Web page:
Time moved strangely this year, so it’s unnerving to realise it’s already long enough since ‘bad guy’ to see the pop class of Billie Eilish begin to graduate – and with ‘Hey u x’, New Zealand’s Benee will surely graduate with full honours, congratulatory flowers from Granny Lorde. If you only read the headlines, that is.
It’s a common predicament: start your pop career in the immediate wake of an artist who transforms the look and feel of music, and you’re cast as the ‘new Dylan’, the ‘new Whitney’, the ‘new Eilish’. Throw in TikTok and a pandemic, and you run the extra risk of becoming a paragon of a weird era, rather than a real person making music. Back in March, ‘Supalonely’, Benee’s duet with Gus Dapperton off her 2019 EP ‘Stella & Steve’, hit the big time. Crammed with the hooks and vocal tics (“I’ve been lonely, mmm, ah, yeah”) that define a TikTok smash, any relatable-ordinary-girl content was obliterated by EmRata’s abs-centric TikTok that snowballed the song’s success. Eight whirlwind months later, Benee’s debut album ‘Hey u x’ needs to shrug off the Eilish/Lorde comparisons, prove she’s a genuine pop artist rather than fame chaser, and convince new listeners to stick around.
The 2020 success of ‘Supalonely’ ironically pulled Benee beyond New Zealand without her leaving the country. She’s already a star there, part of the nation’s fabric: she’s met Jacinda Ardern, recorded a version of early home hit ‘Soaked’ in te reo Māori, and won a clutch of New Zealand Music Awards. As a covid-lite summer begins, she’s even playing actual gigs. Imagine!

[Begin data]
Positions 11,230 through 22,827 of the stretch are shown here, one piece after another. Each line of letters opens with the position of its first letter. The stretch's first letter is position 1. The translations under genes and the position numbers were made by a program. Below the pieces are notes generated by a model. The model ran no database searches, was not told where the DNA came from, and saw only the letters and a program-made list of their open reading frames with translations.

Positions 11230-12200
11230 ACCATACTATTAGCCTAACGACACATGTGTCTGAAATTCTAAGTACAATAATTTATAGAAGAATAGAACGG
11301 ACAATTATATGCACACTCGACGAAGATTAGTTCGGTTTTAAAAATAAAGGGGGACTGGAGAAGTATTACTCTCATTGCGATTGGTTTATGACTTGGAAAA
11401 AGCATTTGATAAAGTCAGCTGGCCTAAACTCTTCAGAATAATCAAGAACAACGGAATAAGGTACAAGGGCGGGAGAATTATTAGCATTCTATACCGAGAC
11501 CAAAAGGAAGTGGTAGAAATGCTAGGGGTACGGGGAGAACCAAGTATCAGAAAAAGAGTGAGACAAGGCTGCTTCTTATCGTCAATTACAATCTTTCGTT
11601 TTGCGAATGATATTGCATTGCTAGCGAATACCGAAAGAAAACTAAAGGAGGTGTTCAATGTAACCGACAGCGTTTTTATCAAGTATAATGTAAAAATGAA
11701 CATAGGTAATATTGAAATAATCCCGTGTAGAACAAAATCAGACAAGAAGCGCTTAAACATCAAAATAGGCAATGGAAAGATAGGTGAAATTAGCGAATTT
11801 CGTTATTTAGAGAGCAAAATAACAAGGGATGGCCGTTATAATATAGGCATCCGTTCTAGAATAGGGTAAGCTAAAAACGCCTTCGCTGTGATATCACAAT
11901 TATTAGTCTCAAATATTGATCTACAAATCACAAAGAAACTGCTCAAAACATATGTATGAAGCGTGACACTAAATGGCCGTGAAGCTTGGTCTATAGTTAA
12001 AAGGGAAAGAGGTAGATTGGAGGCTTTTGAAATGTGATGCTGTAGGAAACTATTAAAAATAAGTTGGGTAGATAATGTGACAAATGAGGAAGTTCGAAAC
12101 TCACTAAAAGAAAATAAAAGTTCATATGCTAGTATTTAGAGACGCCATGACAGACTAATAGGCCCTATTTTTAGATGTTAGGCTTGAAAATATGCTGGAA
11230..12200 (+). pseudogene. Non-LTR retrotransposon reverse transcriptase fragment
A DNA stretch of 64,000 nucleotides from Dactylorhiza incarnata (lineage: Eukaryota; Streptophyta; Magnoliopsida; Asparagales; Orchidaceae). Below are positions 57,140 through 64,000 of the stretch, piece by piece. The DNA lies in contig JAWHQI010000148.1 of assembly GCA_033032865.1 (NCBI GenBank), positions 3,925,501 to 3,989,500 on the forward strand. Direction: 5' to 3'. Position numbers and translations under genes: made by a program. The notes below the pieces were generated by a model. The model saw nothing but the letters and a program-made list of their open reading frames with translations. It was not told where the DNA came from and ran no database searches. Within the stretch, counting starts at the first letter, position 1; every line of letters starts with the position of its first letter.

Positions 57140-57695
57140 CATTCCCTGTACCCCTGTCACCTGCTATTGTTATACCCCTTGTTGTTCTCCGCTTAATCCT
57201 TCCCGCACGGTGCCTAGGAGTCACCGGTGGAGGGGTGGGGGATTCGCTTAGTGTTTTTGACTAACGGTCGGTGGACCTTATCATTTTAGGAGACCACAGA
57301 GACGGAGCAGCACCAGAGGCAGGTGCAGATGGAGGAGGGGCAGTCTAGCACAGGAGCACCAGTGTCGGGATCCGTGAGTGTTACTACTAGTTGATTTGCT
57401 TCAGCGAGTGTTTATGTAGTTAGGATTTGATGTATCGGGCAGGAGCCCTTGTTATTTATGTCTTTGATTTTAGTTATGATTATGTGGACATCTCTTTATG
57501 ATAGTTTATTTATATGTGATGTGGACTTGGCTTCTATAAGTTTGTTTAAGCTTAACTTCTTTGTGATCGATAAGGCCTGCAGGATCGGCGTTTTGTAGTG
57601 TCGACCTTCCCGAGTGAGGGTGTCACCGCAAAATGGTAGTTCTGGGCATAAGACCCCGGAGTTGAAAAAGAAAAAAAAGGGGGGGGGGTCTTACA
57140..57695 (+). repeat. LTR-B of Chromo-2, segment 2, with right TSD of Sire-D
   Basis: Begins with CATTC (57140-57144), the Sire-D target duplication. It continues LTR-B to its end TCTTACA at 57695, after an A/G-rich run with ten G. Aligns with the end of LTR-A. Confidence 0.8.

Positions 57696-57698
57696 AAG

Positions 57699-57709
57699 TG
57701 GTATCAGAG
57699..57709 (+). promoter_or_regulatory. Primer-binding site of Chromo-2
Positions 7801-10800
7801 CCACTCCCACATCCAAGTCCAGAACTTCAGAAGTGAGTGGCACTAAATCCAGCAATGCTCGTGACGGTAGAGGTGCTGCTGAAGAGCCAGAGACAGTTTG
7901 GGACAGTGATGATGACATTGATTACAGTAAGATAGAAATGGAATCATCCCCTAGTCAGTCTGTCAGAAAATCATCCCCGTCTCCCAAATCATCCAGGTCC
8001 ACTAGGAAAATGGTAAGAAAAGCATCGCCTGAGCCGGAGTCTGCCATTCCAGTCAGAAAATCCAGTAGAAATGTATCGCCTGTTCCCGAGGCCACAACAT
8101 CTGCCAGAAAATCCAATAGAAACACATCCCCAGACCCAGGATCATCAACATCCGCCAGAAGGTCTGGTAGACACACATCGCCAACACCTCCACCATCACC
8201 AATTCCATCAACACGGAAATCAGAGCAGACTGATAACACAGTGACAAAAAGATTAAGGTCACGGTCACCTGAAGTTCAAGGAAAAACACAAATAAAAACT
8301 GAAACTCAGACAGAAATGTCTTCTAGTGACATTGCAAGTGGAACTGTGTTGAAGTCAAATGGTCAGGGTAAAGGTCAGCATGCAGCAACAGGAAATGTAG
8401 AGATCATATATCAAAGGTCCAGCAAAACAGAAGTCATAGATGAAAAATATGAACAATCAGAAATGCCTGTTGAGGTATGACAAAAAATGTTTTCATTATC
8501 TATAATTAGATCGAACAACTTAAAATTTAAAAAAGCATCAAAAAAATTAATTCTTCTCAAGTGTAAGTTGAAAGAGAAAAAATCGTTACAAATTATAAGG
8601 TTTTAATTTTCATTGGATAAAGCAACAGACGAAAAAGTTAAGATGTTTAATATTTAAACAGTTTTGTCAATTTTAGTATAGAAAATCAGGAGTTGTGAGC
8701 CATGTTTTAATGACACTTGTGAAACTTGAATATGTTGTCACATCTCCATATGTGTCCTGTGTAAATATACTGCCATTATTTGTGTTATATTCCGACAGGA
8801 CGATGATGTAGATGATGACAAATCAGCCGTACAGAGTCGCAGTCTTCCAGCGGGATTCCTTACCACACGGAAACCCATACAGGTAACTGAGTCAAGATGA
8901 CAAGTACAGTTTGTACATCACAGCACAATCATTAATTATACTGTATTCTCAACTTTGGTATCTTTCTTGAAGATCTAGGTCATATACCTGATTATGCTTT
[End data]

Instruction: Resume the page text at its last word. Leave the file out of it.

Discovered by the same producer who brought us Lorde, last year Benee made her first EP in the studio where ‘Pure Heroine’ was made. No wonder the comparisons roll in. She doesn’t help matters with her Lorde-like vocals on ‘Hey u x’s closing song, ‘C U’. But Lorde is just one – likely involuntary – strand of a messy web of references. Clairo hovers throughout the album, while ‘Kool’ borrows a Moloko-style background groove, and ‘A Little While’ morphs into Ariana’s ‘thank u, next’. Every song riffs on a different pop genre, leaving your brow furrowed over which nineties or noughties hit you’re reminded of this time.
Granted, it’s tough to avoid a melting pot when you inherit decades of pop, and Benee uses it to her advantage as a skilled collaborator. Tapping into a lineage of female talent that’s inspired her own tight pop craft, she knows exactly who to pair up with and when: her biggest references materialise as actual guests on the record. ‘Sheesh’, as close to going out-out as you’ll get if you’re not in New Zealand, proves that everything Grimes touches turns to – if not gold, then at least something worth playing twice, for the killer “I get what I deserve and I get what I want” outro alone. But the unexpected victory comes from Lily Allen and Flo Milli joining Benee on ‘Plain’, which becomes the motivational patter party you hear in a bathroom on a night out. “Bet when she’s in your bed she fakes it,” Benee delivers with relish, while Allen repeats, “You went out with that? / Oh, that makes me real sad”. Anybody whose friends have loyally binned an ex’s new lover as not hot will savour the track’s camaraderie. But its bedroom-pop muffles the vocal distinction between Benee and Allen, and a direct Me Too reference feels lazily thrown in – is it even really ok to dunk on an ex’s new girlfriend?
‘Hey u x’ retains a sparky, creative oddity that goes beyond Eilish-style outfits and rebuffs any formula. Benee’s artwork and videos are divisively bright and experimental, and her songs sometimes sound like Mario World. She even sings from the perspective of a snail. She refuses the sad girl title. She pokes fun at current tropes – but ‘Hey u x’ still ticks lots of Gen-Z boxes: twee as fuck, clenched vocals, screwball aesthetics, lyrics about mental health. Goofy and erratic enough to move her beyond TikTok fame, Benee’s pop music is sufficiently tight to tolerate the goofiness, but it’ll require even more of her creative spirit to fully escape the shadow of Eilish.